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Buffalo’s per-student spending is 5th in U.S.

Per-student spending in the Buffalo Public Schools is among the highest in the country, with new data released Tuesday by the U.S. Census Bureau showing that the city ranks fifth out of the country’s 217 school districts with more than 30,000 students.

Two of New York’s other large urban districts – Rochester and New York City – surpassed Buffalo in the Top 5 for spending, helping make the state’s per-student costs the highest in the country.

The Census Bureau reports that Buffalo spent $18,773 per student in 2013, a figure that factors in revenues, expenditures, debt and assets. Rochester and New York City spent $20,333 and $20,331 respectively.

“When it comes to school spending New York is like an enormous Lake Wobegon,” said E.J. McMahon, president of the fiscally conservative Empire Center. “All of the districts spend way beyond the national average.”

At $19,818, New York State’s per-student spending far outpaced the national figure of $10,700. Utah came in at the bottom with $6,555 per student.

McMahon also pointed out that even New York districts with the lowest per-student costs spend more than the national average, and the state spends far more than others with similar education lobbies and union power.

The high spending, however, doesn’t guarantee better results, especially in large urban districts such as Buffalo and Rochester that consistently fall among the lowest-performing in the state for graduation rates and standardized test scores.

It is difficult to compare student achievement across state lines, but Buffalo likely falls at the bottom of the pack, with the most recent tests results showing that just 12 percent of students were deemed proficient in reading and 13 percent in math. Graduation rates stubbornly hover around 50 percent.

“I would just say that many of us have always questioned the return on investment,” said Buffalo School Board President James M. Sampson. “I think the real question is not how much do you spend per student, but how much do you spend in the classroom.”

A district administrator was not available Tuesday to comment.

Jenny Sedlis of Students First, a pro-reform group, said the report proves that “money alone cannot solve the education crisis in New York State. We need fundamental reform.”

The Census Bureau numbers differ from ones recently released by the state Education Department because the federal government uses a different methodology to compare school districts across the country. The report also uses data from the 2013 fiscal year, whereas the state figures project next school year’s spending.

In urban districts, the high per-student spending is driven in part by large populations of at-risk students, who generate millions of dollars in federal funding for schools. That includes extra money earmarked for poor students, those with disabilities and those who are learning English.

The state’s high per-student spending is also fueled by higher salaries and lucrative benefits, with staff costs making up a large portion of school district budgets. In recent years, school districts in New York have been hit by the rising cost of pensions and benefits, particularly for the growing ranks of retirees.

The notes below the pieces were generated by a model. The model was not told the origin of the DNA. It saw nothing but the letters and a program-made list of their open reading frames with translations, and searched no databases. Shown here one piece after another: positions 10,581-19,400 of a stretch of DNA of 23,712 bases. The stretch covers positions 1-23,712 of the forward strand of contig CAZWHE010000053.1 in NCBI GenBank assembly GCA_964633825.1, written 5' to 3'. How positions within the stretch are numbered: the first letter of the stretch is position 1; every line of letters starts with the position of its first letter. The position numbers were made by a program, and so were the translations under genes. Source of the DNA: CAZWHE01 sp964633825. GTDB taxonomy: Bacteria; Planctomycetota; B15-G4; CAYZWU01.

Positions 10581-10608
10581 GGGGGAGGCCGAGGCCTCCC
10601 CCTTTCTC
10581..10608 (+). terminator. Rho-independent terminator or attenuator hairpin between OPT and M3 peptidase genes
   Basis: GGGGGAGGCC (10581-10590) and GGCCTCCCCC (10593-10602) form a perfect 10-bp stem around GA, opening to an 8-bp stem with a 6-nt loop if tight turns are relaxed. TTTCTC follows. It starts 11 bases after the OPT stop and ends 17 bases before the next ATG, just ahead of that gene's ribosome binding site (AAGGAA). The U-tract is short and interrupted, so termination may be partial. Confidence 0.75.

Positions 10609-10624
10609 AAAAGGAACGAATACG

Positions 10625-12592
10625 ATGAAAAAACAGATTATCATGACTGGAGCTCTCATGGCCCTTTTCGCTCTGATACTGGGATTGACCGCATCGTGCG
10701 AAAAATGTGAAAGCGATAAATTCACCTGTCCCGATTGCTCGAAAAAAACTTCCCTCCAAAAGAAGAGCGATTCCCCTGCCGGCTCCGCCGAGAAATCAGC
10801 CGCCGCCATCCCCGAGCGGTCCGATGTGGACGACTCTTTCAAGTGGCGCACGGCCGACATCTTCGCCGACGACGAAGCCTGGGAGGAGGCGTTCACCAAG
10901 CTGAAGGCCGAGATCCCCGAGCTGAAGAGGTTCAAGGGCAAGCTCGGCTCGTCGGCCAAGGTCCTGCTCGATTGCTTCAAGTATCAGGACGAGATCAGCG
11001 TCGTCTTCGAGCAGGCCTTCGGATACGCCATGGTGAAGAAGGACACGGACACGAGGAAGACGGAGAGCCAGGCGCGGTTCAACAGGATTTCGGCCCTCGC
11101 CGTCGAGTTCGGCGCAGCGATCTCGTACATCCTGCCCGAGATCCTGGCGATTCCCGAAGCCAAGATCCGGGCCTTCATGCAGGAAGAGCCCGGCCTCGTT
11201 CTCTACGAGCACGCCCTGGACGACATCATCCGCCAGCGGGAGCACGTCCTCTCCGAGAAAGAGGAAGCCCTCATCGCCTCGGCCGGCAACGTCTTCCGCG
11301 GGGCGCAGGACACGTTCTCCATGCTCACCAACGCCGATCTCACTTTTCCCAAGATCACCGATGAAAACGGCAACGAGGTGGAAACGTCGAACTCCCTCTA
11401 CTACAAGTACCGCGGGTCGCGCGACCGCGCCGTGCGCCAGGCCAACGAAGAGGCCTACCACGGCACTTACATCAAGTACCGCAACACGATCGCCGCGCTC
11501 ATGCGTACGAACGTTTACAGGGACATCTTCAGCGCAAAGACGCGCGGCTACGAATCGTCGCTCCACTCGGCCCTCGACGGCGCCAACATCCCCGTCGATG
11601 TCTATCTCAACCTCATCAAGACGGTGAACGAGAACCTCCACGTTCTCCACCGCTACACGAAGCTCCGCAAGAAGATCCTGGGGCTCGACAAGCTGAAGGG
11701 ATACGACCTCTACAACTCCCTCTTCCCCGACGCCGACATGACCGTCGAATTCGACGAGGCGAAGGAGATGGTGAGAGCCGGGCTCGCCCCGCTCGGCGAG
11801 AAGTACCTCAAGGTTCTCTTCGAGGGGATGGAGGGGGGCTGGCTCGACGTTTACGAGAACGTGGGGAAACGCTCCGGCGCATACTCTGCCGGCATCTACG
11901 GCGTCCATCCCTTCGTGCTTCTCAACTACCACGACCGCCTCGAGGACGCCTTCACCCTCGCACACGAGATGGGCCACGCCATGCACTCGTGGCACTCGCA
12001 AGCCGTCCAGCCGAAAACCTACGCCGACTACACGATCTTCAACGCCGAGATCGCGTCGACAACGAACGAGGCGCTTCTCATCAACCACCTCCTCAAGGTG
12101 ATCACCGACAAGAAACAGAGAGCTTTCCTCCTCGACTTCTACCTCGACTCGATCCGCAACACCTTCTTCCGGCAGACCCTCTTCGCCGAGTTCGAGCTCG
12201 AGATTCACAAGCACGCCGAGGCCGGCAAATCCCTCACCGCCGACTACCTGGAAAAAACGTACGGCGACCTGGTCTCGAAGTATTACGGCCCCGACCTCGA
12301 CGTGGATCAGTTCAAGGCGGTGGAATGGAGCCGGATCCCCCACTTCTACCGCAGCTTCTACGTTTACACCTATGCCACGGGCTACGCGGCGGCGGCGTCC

Since 2010, the Buffalo School District’s health insurance costs for both employees and retirees increased by 13 percent. The amount it contributes to pensions nearly doubled.

“In general, there’s something about the way we run our schools, and it’s primarily instructional staffing and salaries,” McMahon said. “The salaries are high and the health benefit levels tend to be on par with the most generous in the country.”

Philip Rumore, Buffalo Teachers Federation president, acknowledged that the state spends a significant amount of money on education but pointed to a salary gap between city teachers and their suburban counterparts. The union contends that Buffalo teachers make $20,000 less than teachers in the suburbs. The union also contends that it takes Buffalo teachers much longer – 27 years – to reach their maximum salary, something that affects their pensions if they retire early.

“We’re $20,000 behind everyone else, so it’s not our salaries driving the expenses,” Rumore said.

He also pointed out that because of the district’s geographic size and school choice policy, it spends more on transportation.

Buffalo’s per-student spending was surpassed by several smaller Western New York school districts, including West Valley, Franklinville, Lackawanna, Gowanda, North Collins and Evans-Brant.

In smaller districts, however, high per-student spending is largely driven by low student enrollment while some fixed costs cannot be cut proportionately. North Collins, for example, has just 600 students.

Clarence, with 4,813 students, had the lowest per-student spending in the area at $12,872.

“These statistics provide researchers, policymakers and the public with a picture of the nation’s public school system education revenue and spending,” said Stephen M. Wheeler, an analyst with the Census Bureau’s Educational Finance Branch.